Miss D L Tickell
Mr D Lomas
Mrs C M Austin
Mrs N K Williams
In a world of change and reflection it has never been more important to consider the mistakes of our historic past and learn from them to plan our future. History is a fabulous subject that crosses all curriculum areas. History is everything around us, it is everywhere we look and it forms the foundation of our core beliefs and values. It teaches students about the world around them, developing a deeper understanding of current affairs. It helps students to develop key skills of reasoning, enquiry and logical thinking. It also helps students to become highly skilled by being independent thinkers and good team workers.
History is a popular option at GCSE and A Level and we cover over 2000 years of history in our seven years of study.
What do we teach?
Key Stage 3
In the first two years, pupils follow the National Curriculum, where they develop their knowledge and skills according to their attainment target, taught by well-qualified and enthusiastic historians.
Students study history topics ranging from 300BC to modern day, in chronological order.
In Year 7 our students learn about life in Ancient China under the First Emperor, Shi Huangdi; how William the Conqueror defeated the Saxon King Harold at the Battle of Hastings in 1066; how people lived and survived during the measly Middle Ages, and the religious rollercoaster that were the reigns of the Tudor dynasty, leading up to the 17th Century and the "Events that Shook the People", such as the Gunpowder Plot, the English Civil War, the Rule of Oliver Cromwell, the Great Plague and the Great Fire of London.
In Year 8 pupils will study the significant Industrial Revolution, examining how Britain changed over a relatively short period of time; they will investigate Slavery and the Slave Trade and understand its impact on the people it affected and the legacy it left behind; the major events of the 20th Century, beginning with World War One. Students look at its causes and its consequences and what life was like in the trenches. They then study World War Two; how Hitler rose to power in Germany, how he controlled his people and also how the people of Britain survived on the Home Front. Their final topic covers an in-depth investigation on the Holocaust, its causes and its legacy across the world.
GCSE History allows students to develop their interest in, and enthusiasm for, history and an understanding of its intrinsic value and significance in the 21st Century; to develop and extend their knowledge and understanding of specific historical events, periods and societies; to acquire an understanding of different identities, including their own, within a society and an appreciation of social, cultural, religious and ethnic diversity.
There are four topics covered in GCSE History. These are:
In Conflict and Upheaval: England, 1337-1381 students cover topics on Edward III, the Black Prince, life in the 1300s and the Hundred Years' War with France. They also cover topics on the Black Death and the Peasants' Revolt of 1381.
The topic on Germany in Transition, 1919-1939 focuses on the impact of the First World War and the rise and fall of the Weimar Republic; Hitler’s rise and consolidation of power and his ensuing dominance over Nazi Germany. We also investigate the causes of World War Two from the perspective of Hitler’s foreign policy.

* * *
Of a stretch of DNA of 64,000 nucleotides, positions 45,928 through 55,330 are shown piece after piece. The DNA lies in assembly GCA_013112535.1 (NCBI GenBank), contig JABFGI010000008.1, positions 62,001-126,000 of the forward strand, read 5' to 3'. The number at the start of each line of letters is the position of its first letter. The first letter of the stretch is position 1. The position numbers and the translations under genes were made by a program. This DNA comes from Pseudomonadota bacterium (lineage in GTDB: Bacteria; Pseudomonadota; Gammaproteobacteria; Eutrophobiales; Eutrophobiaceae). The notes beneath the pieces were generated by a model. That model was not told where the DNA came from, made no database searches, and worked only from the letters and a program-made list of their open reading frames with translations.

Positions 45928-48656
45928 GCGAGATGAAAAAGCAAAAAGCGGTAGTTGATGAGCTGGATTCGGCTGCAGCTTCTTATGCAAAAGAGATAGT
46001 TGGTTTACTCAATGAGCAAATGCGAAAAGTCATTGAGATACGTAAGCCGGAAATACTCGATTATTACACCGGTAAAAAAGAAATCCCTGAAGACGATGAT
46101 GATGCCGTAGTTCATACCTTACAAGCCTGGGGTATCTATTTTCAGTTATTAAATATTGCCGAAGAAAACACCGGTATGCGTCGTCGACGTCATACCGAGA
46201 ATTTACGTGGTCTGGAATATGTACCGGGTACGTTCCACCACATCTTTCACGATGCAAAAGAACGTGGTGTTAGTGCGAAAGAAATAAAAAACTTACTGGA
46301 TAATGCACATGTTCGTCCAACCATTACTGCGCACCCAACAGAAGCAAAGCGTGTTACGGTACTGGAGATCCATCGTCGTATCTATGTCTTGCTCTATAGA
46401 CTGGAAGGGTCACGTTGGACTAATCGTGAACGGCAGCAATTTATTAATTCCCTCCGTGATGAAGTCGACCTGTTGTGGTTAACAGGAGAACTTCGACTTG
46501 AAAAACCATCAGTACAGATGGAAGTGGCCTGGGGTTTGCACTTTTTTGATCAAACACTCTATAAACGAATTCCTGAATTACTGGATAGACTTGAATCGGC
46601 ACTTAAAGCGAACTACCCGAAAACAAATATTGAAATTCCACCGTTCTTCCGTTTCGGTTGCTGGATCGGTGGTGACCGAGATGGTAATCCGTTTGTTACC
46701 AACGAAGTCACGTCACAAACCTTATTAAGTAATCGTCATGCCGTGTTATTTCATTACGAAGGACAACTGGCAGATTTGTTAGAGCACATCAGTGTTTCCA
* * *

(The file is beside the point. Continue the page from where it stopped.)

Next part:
The Development of the UK, 1919-1990 covers the legacy of World War One on the UK into the 1920s, focusing on social, economic and political change. The course follows the ups and downs of the rest of the century from the Great Depression of the 1930s; the impact of World War Two; the massive changes the welfare state created for the country and the later affluence in the 1960s. Students finish the topic looking at the ‘Stuttering Seventies’ and the Thatcher years up to her demise in 1990.
Changes in Crime and Punishment in Britain, c.500 to the present day is a very popular topic. The students look at how the cause and nature of criminal acts have changed across the different centuries. They also cover how law enforcement and punishments have changed over time. Students also complete a case study on a specific area and how it was affected by crime and punishment.
There is support at both ends of the academic spectrum for the subject. Students who struggle to achieve are offered extra support from staff in the form of targeted planning and questioning, 1:1 support and revisions sessions.
Gifted and talented opportunities lie in sessions delivered by Aberystwyth University as part of their transition programme.
Historians are trained to look for bias and prejudice in all the evidence they study. They know that human beings often have strong views on many subjects, which may affect the statements they make. There is no other subject that deals so well with sorting out what is useful and reliable evidence and what must be sifted out, than History. Imagine believing everything you read in the papers, or believing every statement that politicians make!
History helps you to make decisions about other people and to decide if you trust what they say.
If you enjoy history, it can lead you to a great future. Look at Dermott Murnagha (journalist), David Sainsbury (Chairman of Sainsbury's), Diane Abbott (MP and broadcaster). You can also count the likes of Melvin Bragg, Anita Roddick (founder of the Body Shop), Monty Python's Michael Palin, Louis Theroux, Jonathan Ross, Al Murray and Coldplay's Chris Martin among other history graduates!
The standard entry criteria to study in the Sixth Form are Grades 9-4 in at least seven different subjects, including English and Mathematics, which would usually be at Grade 4 or above.
To study other subjects already taken at GCSE you must achieve at least a Grade 5 or above in that subject.
Our topics include: